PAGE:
With all the nuts removed you are ready to split the cases. Tap the point next to the oil plug (pictured) with a rubber mallet and a piece of wood and the cases will nudge apart. DO NOT move the kickstart lever. You should be able to simply pull away the case to reveal the gears. The picture shown depicts a metal hammer being used. After great debate, I have decided to amend this section. ***Ignore the metal hammer an use a rubber one instead. You risk damaging the cases with a metal hammer.***



Getting the float apart Step 13

A spring and the kickstart pinion will usually fall out of the case. collect them and inspect the pinion for wear. If any teeth are missing, renew the gear. The one pictured is not worn.



Reassembly
Getting the float apart Step 1

Pull the old case gasket and rub remenants away with a wire brush. Rub a ring of assembly grease around the case edge and replace the gasket with a new one. If the old gasket is not torn, it may be reused in a pinch. Always renew the case gasket while the engine is open.


Getting the float apart Step 15

Replace the kickstart pinion onto the layshaft with the teeth facing down. (pictured)



Getting the float apart Step 16

Kickstart pinion Spring should be retained with a large glob of assembly grease, now flip the case and place it onto the other case half. Watch that the spring does not fall. press the cases together, moving the kickstart lever to mesh the gears. Tap the cases on any flat spot to push them together. Now follow the disassembly instructions to finish the job.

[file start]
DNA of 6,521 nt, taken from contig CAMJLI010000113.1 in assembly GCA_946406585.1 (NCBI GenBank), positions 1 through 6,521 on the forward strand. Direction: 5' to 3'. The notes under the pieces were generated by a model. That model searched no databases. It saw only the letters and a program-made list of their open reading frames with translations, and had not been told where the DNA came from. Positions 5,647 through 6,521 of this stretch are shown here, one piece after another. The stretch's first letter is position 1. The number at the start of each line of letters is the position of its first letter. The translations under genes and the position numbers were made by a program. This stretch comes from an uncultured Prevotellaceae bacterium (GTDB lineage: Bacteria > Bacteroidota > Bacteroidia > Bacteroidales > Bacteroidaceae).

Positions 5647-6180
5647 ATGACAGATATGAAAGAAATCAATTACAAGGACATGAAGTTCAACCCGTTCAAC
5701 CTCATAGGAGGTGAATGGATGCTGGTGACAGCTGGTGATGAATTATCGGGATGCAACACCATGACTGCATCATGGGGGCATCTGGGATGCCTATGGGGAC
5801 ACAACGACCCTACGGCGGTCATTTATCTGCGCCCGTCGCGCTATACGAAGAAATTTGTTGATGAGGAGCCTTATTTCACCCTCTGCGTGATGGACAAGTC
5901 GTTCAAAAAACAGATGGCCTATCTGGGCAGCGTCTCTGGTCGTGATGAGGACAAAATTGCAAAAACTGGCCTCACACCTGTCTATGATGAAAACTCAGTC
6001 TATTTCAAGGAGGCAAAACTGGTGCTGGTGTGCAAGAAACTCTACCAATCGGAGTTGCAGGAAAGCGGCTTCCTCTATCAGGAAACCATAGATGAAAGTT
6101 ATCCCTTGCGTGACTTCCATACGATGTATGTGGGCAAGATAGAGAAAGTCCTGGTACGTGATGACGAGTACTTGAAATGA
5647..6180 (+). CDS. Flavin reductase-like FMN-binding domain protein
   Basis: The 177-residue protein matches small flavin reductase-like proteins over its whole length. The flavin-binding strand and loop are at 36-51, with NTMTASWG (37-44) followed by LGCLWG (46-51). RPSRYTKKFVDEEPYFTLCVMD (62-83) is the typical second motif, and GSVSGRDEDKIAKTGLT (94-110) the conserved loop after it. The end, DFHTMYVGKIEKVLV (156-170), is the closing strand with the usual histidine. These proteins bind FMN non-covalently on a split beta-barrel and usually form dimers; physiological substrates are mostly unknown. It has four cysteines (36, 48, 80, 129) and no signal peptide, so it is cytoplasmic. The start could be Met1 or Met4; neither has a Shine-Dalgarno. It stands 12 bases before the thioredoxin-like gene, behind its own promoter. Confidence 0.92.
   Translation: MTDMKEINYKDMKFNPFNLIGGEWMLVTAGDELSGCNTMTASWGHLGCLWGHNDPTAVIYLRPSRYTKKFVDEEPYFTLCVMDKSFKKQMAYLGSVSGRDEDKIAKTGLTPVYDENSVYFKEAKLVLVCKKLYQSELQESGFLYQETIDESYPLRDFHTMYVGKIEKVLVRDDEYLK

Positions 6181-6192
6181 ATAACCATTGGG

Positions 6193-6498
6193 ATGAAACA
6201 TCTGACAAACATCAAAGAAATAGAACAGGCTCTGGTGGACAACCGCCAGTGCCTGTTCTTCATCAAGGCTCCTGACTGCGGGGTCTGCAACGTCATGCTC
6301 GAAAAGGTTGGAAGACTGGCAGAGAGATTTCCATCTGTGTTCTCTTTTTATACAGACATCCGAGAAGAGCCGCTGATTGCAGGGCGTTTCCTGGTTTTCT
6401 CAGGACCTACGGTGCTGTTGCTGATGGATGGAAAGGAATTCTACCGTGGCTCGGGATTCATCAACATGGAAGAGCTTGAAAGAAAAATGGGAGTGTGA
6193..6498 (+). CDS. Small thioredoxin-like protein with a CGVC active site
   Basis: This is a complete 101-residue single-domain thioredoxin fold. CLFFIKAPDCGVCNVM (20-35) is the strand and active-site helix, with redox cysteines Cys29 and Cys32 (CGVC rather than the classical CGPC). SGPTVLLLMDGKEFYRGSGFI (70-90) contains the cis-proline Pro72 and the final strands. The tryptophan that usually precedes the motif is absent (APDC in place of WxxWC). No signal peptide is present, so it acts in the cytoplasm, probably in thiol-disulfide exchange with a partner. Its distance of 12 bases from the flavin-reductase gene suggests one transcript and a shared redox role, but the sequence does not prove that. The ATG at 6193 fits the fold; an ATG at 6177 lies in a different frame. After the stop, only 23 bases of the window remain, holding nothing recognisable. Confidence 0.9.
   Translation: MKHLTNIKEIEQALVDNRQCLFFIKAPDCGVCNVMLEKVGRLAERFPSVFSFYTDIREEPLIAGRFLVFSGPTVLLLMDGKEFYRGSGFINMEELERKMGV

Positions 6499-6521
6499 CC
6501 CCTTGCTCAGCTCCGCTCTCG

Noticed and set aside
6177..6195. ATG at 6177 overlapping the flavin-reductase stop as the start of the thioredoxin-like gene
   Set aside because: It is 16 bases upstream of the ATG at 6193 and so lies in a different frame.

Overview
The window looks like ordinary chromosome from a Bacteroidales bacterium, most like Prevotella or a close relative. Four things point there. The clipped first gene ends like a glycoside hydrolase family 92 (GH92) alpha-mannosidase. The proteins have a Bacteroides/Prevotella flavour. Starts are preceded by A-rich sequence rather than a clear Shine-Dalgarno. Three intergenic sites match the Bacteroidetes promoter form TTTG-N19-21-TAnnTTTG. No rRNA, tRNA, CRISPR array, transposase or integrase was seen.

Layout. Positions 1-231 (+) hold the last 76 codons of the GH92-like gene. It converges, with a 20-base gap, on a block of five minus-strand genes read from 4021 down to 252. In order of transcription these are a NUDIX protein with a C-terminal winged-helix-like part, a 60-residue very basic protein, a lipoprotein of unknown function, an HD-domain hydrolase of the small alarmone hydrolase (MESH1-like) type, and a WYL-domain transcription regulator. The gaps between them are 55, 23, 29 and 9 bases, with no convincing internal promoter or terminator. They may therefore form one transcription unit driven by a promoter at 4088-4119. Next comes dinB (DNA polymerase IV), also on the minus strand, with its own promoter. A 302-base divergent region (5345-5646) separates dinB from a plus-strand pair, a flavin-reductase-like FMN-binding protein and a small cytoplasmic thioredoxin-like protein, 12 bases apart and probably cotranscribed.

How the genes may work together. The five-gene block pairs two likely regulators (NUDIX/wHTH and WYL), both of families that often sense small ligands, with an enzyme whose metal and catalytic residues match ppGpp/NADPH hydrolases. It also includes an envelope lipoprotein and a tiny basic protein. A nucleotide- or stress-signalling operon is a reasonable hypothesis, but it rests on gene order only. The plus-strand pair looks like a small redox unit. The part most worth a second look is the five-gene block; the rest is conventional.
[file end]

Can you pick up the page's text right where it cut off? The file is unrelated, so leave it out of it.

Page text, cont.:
So now you're finished cracking the cases (use the reassembly instructions above after you have repaired the problem). You can return to the engine repair section and select a topic related to the inside of the cases. Above, I talked about blowback marks on the piston. These marks show that combusting gas is escaping past the piston. This is generally not a huge problem, but it should be remedied. To fix this situation you should take the cylinder to a machine shop to be honed and the piston rings should be renewed. The rings will just continue to deteriorate and a loss of power will result. The piston showed no signs of heat seizing, but it is generally identifiable by oval shaped scratches up and down the piston head. If you note such marks, this represents the engine overheating or the cylinder out of tolerance. Replace the seals, have a shop hone the inside barrel and renew the rings to prevent further siezes. You should also inspect your carb and timing if these marks are observed. Consult a scooter shop for further assistance.

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All Material Copyright 2001-2017 by Richard Hoar. Use at your own risk.